Change the subject

When in politics Topic A becomes too uncomfortable, the solution is ordinarily this: Change the subject.

So consider Idaho state Representative Phil Hart, R-Athol, who this year is fortunate in facing only a write-in opponent on the November ballot (albeit one who may be gaining some traction).

Topic A is legal troubles involving obligations and payments that most people accept but Hart has not. Betsy Russell of the Spokane Spokesman-Review, who this year has broken a string of stories about Hart’s legal troubles, summarized one wing of them this way: “Hart owes more than $500,000 in back federal and state income taxes, penalties and interest, according to public records and liens; he’s been in a long fight with both the state Tax Commission and the Internal Revenue Service over the debt and has maintained that both federal and state income taxes are unconstitutional.” There is more, such as the recent revelation that in 1996 he took timber from state lands (enough to build his house with) without paying for it; he said last week he’ll pay, but that was only after the situation came to light through another Russell story.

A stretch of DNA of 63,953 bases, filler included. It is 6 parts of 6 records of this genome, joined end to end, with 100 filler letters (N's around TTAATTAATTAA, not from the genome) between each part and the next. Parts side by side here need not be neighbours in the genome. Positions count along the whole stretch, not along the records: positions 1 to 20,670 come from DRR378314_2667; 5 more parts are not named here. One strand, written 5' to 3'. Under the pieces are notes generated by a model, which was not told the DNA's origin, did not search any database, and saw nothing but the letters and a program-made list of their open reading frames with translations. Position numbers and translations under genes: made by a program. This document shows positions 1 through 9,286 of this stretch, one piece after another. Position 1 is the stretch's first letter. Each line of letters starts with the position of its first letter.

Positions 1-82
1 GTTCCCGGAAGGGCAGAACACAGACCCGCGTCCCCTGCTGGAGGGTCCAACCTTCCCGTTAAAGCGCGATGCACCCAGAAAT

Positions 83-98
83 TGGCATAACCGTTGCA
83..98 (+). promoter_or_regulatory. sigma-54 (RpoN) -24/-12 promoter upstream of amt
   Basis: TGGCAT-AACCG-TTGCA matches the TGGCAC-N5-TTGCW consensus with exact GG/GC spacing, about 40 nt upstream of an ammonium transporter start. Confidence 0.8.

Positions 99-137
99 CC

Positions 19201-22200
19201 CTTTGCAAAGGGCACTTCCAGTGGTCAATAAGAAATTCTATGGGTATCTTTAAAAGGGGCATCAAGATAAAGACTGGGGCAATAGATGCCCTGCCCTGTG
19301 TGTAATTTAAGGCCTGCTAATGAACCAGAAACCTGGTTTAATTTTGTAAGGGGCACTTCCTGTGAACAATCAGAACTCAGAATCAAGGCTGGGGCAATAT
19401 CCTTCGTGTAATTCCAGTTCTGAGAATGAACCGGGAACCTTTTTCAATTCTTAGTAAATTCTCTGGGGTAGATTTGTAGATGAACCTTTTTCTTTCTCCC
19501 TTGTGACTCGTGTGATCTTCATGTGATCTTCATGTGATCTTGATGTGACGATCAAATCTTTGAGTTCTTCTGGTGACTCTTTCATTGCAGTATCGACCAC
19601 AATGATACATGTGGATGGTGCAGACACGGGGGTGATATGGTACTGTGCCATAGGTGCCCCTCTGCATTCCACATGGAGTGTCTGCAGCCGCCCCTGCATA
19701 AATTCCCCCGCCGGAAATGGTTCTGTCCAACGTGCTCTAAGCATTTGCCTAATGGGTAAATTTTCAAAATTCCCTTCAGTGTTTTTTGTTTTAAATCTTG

So what should we make of all this? Last Thursday former U.S. Representative Bill Sali, long an ally of Hart’s, sent a letter (disclosed, again, via Russell) on the subject to fellow Republicans. His counsel, after saying in essence that Hart was wrongly accused (though none of the reported facts are in dispute):

“Why has Phil gotten so much media attention? In the legislature Phil has been an effective voice for freedom, less government and lower taxes. Apparently Betsy Russell can’t stand that and she wants to silence his voice.”

How many more politicians snagged in trouble are going to use this kind of dodge – it’s all the freedom-hating media’s fault – and get away with it? We may get some answers to that, in Idaho and far beyond, next week.

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